A green-fingered East Renfrewshire group marked its growing success with a harvest festival this month.

The event was hosted by Incredible Edible Neilston and took place at the village’s scout and community hall on Sunday, September 11.

More than 100 people turned out for the festival, which was funded by the Dandelion programme, which encourages people in Scotland to sow, grow and share food, music and ideas.

Barrhead News: NewsquestNewsquest (Image: Incredible Edible)

To celebrate everything the group have grown this year, those coming along enjoyed sampling some produce, and host of activities such as face painting and rock painting in the hall’s renovated garden, which was completed earlier this summer, as well as a performance from Neilston Strings.

“I’m so proud of everything we’ve achieved this growing year as a group,” said Cat Train who founded the group, which is part of a UK-wide community movement encouraging people to grow fruit, vegetables and herbs in public spaces which anyone can pick for free.

“What a beautiful harvest festival to celebrate, food, music, friendships and community.

“We had tables of freshly picked local produce, including the biggest cabbage we have ever seen.

“The whole event culminated in a big family ceilidh which was beautiful chaos.”

Those coming along were invited to bring a picnic and any fruit, veg or herbs they had grown and wished to share.

Barrhead News: Incredible EdibleIncredible Edible (Image: Incredible Edible)

Cookery school Totnosh, which is based in Neilston Main Street, demonstrated how to make yummy soup, which everyone got to taste and was made from ingredients currently growing in Incredible Edible’s planter on Kirkstyle Lane.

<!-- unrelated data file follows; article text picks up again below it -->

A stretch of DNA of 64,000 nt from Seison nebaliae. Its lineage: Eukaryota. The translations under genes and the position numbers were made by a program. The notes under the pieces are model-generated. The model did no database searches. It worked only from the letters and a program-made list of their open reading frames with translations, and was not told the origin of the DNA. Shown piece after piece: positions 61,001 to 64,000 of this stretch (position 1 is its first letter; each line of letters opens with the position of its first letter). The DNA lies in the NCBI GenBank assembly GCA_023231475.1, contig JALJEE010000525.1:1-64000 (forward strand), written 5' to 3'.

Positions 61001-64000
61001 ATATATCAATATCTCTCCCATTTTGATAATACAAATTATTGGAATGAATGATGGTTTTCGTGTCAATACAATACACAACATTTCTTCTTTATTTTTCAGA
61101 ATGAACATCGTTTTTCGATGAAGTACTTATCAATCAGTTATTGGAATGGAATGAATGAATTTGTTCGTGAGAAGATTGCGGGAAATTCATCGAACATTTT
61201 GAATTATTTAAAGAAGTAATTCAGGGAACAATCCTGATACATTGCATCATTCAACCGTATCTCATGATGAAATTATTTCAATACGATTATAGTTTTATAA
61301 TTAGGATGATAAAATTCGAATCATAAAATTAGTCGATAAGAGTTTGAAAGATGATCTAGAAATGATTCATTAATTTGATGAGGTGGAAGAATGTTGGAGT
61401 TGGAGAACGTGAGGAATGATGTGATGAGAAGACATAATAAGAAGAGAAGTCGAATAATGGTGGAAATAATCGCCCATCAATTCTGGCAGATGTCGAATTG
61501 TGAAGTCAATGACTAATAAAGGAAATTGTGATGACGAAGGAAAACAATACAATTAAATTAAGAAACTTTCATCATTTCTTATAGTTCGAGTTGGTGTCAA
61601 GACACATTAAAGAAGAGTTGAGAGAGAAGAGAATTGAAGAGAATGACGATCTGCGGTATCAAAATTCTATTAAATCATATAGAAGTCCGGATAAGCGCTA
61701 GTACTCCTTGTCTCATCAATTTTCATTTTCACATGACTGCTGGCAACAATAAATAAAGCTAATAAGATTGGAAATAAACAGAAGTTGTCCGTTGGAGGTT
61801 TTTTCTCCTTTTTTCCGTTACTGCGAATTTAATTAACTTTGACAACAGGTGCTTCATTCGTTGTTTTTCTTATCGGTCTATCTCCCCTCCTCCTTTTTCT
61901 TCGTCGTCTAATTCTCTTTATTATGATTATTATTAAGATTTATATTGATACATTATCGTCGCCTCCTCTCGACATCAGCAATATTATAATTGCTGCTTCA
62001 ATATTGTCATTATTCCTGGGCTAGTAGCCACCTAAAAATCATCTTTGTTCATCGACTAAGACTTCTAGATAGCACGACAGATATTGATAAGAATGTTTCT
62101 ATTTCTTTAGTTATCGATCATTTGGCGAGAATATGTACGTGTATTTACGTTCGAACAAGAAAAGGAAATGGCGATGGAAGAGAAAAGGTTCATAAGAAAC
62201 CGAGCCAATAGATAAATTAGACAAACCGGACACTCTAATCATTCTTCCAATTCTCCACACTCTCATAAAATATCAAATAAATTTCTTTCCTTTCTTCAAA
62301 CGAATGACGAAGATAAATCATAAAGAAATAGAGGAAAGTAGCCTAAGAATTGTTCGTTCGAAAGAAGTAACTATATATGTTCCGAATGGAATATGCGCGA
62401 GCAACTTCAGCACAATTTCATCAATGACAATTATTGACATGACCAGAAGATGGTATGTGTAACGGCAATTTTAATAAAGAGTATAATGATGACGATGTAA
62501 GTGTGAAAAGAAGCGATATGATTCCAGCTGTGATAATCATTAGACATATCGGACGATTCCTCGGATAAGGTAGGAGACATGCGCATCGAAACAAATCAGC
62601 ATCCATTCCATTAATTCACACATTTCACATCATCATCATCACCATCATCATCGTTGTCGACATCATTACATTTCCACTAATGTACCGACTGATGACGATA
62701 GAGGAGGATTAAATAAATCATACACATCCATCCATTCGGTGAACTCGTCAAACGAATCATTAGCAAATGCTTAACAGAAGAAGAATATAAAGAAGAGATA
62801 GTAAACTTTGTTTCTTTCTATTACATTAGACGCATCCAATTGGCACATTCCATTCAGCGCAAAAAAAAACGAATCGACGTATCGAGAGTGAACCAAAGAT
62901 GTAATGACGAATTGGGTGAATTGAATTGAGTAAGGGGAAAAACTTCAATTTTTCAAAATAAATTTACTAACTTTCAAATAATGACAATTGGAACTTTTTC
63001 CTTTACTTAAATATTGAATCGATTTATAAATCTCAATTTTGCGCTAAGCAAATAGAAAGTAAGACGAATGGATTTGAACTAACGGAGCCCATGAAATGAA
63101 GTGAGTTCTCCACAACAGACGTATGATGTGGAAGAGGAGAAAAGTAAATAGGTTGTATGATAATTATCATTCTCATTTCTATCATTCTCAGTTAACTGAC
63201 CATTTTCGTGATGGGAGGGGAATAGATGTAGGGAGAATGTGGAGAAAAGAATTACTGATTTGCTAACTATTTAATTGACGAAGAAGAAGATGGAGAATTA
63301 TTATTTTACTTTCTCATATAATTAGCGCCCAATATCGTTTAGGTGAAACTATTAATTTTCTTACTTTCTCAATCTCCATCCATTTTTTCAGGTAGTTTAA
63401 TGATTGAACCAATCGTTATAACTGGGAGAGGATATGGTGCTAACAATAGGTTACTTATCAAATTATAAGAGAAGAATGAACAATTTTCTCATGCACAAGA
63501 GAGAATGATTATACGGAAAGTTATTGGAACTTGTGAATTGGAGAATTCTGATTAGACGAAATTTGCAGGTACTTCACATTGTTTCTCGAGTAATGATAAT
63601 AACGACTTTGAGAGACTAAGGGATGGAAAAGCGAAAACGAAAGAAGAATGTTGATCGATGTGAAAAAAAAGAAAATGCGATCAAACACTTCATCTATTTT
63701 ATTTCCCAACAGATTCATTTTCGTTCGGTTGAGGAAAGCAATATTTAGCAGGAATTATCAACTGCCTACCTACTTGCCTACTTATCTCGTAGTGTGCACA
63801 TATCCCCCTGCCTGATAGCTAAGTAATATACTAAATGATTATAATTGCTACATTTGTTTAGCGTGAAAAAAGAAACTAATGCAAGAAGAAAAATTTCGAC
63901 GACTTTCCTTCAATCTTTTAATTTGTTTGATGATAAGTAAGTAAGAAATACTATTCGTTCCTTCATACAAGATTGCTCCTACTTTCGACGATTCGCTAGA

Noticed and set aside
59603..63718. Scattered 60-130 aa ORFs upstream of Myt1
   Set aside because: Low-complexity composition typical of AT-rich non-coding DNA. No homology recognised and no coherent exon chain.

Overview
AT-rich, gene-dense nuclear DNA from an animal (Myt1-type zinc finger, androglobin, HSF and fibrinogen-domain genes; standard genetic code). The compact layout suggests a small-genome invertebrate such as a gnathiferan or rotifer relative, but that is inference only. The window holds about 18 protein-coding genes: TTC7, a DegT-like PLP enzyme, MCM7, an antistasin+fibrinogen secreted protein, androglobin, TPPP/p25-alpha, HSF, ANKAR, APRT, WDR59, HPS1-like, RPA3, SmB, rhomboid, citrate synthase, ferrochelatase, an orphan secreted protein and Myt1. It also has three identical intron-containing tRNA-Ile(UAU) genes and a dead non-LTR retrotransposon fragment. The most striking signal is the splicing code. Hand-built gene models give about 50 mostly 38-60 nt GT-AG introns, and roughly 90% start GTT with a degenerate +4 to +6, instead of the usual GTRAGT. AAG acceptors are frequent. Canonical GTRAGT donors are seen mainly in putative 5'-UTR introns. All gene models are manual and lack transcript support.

Louisa McKay, the founder and class leader at Totnosh, also cooked up an apple crumble with apples picked at Barrhead Water Works.

W.I.L.D woodland learning, who run a forest school in Linn Park, ran some nature-based activities and the gave children the chance to roast marshmallows over a fire.

The Folk’s Music Project, which provides traditional music tuition and hosts a session, open to all, once a month at The Bank community hub, in the village, had instruments for people to come and try.

While Dan Serridge took youngsters on magic adventures with his storytelling.

There were also ‘melt and pour’ soups for the children to make.

“It was a lovely community event and great to be able to offer everything for free due to our funding from the Dandelion festival,” added Cat.

“We’re really grateful to the scouts for letting us use their hall and garden.

“We are hoping to do more work with the scouts to further develop their garden space in future.”

To find out more about the group visit facebook.com/IncredibleEdibleNeilston.